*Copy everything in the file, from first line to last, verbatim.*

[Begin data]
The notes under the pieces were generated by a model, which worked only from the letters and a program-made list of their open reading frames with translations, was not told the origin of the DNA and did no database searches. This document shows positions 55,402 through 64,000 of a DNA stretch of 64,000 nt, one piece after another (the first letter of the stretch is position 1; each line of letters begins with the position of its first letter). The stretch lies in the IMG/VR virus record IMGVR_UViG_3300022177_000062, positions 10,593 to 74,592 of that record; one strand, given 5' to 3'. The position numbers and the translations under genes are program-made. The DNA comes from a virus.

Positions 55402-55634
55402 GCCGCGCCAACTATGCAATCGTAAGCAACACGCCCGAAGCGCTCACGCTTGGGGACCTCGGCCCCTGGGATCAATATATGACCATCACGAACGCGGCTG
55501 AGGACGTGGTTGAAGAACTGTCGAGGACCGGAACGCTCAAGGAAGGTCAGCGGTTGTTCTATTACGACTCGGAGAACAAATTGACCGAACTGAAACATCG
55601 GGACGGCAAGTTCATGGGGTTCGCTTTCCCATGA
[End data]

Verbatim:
The notes under the pieces were generated by a model, which worked only from the letters and a program-made list of their open reading frames with translations, was not told the origin of the DNA and did no database searches. This document shows positions 55,402 through 64,000 of a DNA stretch of 64,000 nt, one piece after another (the first letter of the stretch is position 1; each line of letters begins with the position of its first letter). The stretch lies in the IMG/VR virus record IMGVR_UViG_3300022177_000062, positions 10,593 to 74,592 of that record; one strand, given 5' to 3'. The position numbers and the translations under genes are program-made. The DNA comes from a virus.

Positions 55402-55634
55402 GCCGCGCCAACTATGCAATCGTAAGCAACACGCCCGAAGCGCTCACGCTTGGGGACCTCGGCCCCTGGGATCAATATATGACCATCACGAACGCGGCTG
55501 AGGACGTGGTTGAAGAACTGTCGAGGACCGGAACGCTCAAGGAAGGTCAGCGGTTGTTCTATTACGACTCGGAGAACAAATTGACCGAACTGAAACATCG
55601 GGACGGCAAGTTCATGGGGTTCGCTTTCCCATGA